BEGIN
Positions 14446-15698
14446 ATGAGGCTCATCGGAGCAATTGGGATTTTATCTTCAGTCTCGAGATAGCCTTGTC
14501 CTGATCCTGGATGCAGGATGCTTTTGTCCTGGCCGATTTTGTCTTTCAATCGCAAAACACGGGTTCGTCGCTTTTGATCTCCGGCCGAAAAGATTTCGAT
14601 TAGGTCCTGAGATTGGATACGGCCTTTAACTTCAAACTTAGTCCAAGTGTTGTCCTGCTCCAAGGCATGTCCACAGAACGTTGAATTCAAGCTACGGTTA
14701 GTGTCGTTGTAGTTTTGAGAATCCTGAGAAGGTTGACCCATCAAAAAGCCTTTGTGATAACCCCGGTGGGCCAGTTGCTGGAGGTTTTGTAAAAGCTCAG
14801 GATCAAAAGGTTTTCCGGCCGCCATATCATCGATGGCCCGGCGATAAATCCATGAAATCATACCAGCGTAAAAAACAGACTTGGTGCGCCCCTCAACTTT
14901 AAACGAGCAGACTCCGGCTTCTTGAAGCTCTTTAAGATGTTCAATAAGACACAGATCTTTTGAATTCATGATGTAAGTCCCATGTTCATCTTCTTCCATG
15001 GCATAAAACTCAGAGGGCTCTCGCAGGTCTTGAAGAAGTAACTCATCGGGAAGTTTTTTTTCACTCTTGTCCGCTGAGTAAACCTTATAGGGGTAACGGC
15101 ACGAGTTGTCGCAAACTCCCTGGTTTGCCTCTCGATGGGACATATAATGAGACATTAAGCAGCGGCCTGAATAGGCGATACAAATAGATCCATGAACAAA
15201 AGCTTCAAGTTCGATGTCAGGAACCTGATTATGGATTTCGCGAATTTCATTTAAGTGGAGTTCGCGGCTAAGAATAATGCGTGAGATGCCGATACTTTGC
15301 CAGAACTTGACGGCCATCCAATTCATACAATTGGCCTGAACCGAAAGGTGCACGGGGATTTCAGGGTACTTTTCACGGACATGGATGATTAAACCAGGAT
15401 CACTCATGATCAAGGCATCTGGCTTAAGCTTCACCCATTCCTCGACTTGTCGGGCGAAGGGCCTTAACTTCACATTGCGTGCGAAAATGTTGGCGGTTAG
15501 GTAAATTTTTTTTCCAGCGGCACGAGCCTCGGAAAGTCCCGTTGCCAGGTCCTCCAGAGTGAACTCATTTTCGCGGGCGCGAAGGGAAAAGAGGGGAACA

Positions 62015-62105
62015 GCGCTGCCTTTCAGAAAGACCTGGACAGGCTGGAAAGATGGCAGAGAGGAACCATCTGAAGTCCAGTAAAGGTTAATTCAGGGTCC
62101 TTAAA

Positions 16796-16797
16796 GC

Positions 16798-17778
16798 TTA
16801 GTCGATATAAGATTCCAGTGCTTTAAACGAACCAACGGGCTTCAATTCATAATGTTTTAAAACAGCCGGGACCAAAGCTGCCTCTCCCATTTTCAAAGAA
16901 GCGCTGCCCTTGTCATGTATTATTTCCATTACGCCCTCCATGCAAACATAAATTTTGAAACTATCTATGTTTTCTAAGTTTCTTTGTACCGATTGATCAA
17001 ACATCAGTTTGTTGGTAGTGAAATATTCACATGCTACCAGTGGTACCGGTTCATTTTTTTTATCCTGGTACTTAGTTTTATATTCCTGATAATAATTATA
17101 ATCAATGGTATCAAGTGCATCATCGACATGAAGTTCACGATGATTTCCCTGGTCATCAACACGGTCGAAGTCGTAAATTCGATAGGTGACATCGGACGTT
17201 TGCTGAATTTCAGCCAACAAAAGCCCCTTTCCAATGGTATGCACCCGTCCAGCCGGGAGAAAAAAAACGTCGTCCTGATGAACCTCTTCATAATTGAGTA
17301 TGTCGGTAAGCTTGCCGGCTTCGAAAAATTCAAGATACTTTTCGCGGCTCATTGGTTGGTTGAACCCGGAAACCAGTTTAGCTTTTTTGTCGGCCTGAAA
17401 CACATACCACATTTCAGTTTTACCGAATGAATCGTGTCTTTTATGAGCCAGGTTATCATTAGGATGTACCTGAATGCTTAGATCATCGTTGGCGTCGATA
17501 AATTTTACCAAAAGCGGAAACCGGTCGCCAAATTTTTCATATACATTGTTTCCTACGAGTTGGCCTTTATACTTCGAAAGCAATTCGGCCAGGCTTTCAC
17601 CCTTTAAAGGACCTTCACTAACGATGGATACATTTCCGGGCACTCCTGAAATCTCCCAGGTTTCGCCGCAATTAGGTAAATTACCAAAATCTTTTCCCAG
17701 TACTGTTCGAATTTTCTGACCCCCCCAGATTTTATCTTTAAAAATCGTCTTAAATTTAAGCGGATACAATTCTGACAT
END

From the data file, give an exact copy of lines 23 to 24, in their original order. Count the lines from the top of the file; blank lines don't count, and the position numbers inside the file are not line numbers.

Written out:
17001 ACATCAGTTTGTTGGTAGTGAAATATTCACATGCTACCAGTGGTACCGGTTCATTTTTTTTATCCTGGTACTTAGTTTTATATTCCTGATAATAATTATA
17101 ATCAATGGTATCAAGTGCATCATCGACATGAAGTTCACGATGATTTCCCTGGTCATCAACACGGTCGAAGTCGTAAATTCGATAGGTGACATCGGACGTT